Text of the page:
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Realtor and homebuyer Patricia Houlihan in a neighbourhood where she is looking to purchase a home in Deep Cove, British Columbia.Ben Nelms/The Globe and Mail

Throughout the summer, The Globe's B.C. bureau is taking an in-depth look at housing in the Vancouver region, where skyrocketing prices are limiting who can afford to buy a home in Canada's third-largest city and what those homes look like. We're examining trends in the Lower Mainland's housing market, as well as following buyers who are trying to navigate it.

Patricia Houlihan knows a thing or two about buying houses – she's bought and sold six of them over the years. And as both a lawyer and a real estate agent, she understands the importance of having patience and being realistic about what you can afford. You just have to be willing to move.

Freshly graduated from university, Ms. Houlihan bought her first house for just under $200,000 on the east side of Vancouver, before anyone looking for a detached home in the area needed $1-million.

"I got into the market by buying a house that had condoms and needles in the yard at least a couple times a week," Ms. Houlihan said. "Even though I was paying back student loans, I wanted to get into the market – and I didn't care what it took."

Ms. Houlihan's motto is that first-time homebuyers can always move up. The important step, she says, is getting into the market with a piece of property you can afford.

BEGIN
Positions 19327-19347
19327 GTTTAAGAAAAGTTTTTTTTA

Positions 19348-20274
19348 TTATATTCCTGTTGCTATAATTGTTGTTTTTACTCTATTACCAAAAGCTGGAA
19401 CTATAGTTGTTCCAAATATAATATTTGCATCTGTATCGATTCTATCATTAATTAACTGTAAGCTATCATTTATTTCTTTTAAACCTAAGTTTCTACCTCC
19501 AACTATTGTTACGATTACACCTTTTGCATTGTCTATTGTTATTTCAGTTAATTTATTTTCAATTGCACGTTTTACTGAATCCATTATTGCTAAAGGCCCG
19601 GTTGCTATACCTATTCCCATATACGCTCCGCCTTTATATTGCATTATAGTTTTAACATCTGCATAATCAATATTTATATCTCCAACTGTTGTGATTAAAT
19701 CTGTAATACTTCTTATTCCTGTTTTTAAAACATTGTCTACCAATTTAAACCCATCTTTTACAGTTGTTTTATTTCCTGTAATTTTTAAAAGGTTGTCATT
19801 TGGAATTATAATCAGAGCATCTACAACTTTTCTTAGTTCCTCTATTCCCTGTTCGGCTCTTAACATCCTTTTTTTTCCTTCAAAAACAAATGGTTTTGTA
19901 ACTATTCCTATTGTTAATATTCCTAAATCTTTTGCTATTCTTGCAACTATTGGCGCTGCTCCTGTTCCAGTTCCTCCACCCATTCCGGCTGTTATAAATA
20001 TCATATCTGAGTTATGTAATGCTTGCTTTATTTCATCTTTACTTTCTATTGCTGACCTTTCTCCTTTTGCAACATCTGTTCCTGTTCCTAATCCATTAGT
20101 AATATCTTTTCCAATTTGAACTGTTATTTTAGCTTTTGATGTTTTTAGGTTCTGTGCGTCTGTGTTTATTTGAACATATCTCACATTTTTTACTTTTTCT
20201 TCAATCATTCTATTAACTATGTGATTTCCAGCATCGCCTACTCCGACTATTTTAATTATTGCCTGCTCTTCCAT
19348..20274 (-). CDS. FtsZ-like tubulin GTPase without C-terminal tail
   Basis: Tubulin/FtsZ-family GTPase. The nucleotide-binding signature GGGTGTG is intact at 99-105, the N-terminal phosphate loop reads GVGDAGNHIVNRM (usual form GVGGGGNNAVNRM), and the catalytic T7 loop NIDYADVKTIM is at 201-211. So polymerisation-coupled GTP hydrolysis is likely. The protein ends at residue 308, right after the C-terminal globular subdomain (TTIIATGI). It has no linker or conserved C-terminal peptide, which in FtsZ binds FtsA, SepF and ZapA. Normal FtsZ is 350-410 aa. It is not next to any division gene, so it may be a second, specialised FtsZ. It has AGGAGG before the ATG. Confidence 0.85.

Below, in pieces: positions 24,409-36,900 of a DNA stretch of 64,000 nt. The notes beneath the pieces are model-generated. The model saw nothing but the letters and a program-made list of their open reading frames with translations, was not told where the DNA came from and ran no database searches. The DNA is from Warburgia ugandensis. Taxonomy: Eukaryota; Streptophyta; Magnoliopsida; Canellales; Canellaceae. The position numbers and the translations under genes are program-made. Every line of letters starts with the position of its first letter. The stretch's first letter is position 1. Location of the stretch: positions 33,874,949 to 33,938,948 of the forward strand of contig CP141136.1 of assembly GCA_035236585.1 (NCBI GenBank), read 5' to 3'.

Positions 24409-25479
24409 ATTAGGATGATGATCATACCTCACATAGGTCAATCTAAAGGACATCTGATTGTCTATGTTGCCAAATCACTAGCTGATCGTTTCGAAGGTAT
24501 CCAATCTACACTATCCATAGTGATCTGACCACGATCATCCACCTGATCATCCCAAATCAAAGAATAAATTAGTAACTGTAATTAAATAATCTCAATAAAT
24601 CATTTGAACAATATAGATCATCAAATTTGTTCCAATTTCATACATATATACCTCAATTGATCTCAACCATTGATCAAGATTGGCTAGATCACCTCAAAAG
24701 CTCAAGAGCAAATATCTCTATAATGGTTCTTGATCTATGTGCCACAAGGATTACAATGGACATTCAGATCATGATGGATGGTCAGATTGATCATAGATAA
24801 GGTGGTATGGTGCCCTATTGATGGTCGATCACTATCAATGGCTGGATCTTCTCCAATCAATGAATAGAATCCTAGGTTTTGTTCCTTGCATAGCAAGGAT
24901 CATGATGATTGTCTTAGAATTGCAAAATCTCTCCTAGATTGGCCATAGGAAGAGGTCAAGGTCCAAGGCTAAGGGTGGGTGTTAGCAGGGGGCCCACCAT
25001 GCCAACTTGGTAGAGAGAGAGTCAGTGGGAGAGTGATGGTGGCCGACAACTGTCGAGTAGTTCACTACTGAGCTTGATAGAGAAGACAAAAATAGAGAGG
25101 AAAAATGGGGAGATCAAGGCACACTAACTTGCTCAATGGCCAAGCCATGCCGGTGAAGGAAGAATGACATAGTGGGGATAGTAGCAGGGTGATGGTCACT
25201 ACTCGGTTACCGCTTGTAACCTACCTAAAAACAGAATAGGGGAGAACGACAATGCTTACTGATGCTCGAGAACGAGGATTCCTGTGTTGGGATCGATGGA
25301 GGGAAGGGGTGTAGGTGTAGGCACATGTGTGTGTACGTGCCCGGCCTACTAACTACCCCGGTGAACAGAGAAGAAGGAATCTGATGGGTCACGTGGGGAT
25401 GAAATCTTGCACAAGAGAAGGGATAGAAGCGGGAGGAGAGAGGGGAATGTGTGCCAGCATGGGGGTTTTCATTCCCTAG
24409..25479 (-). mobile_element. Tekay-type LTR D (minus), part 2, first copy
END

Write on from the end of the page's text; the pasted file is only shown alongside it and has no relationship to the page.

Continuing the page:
"This is why I get a little bit irritated when people tell me they can't get into the market," she said. "You can get into the market, you're just not willing to get into the market."

Twenty years and several homes later, Ms. Houlihan is looking to be on the move again, this time with a waterfront property in North Vancouver in the $3-million price range.

The Globe and Mail spoke with Ms. Houlihan about her personal history navigating Vancouver's housing market and what she's learning from her latest search.

How did you get into the market?

Up to this point, I've just been buying houses that were where I wanted to live – but I was pretty flexible on that – and where I thought it would appreciate in price well enough for me to make some money and move up to the next one.

[For the first house], I would have probably moved to Surrey if I had to, but I ended up getting a house at 10th Street and Glen Street in East Vancouver, which is now a lovely area, but was not a lovely area then. I bought the house. It was disgusting, it stank of cigarettes. We ripped out all the carpet, we refinished it, painted it, fixed it up and then sold it and moved to something bigger and better and in a better location – and just kept doing that.

My second place, I bought with a friend in North Vancouver. It was bigger and better, but buying with a friend didn't work out so well.

I sold it and bought [the third] house in [East Vancouver] that, again, needed a fair amount of work, but it had a view. I fixed it up.

Then the market went down, so I was able to get [the fourth] house in the west side for not much more than normal. I bought that house for almost double than I sold the previous house in East Van for. I was selling a really nice house in East Van that was a lot bigger, with a suite, to – again – buy a crappy house with a view, but in the west side.

After that one, I moved to Point Grey Rd. in Kitsilano. This house I thought I might stay in forever because it was a big, beautiful, nice house – still older – amazing view, great location. But then I got pregnant and wanted my kids to grow up somewhere other than Kits, so I moved to North Vancouver.

I bought a waterfront house [in North Van] for the same price as my house in Kits [with views of the water]. But it was small, so the reason I want to move now is because I need a bigger house.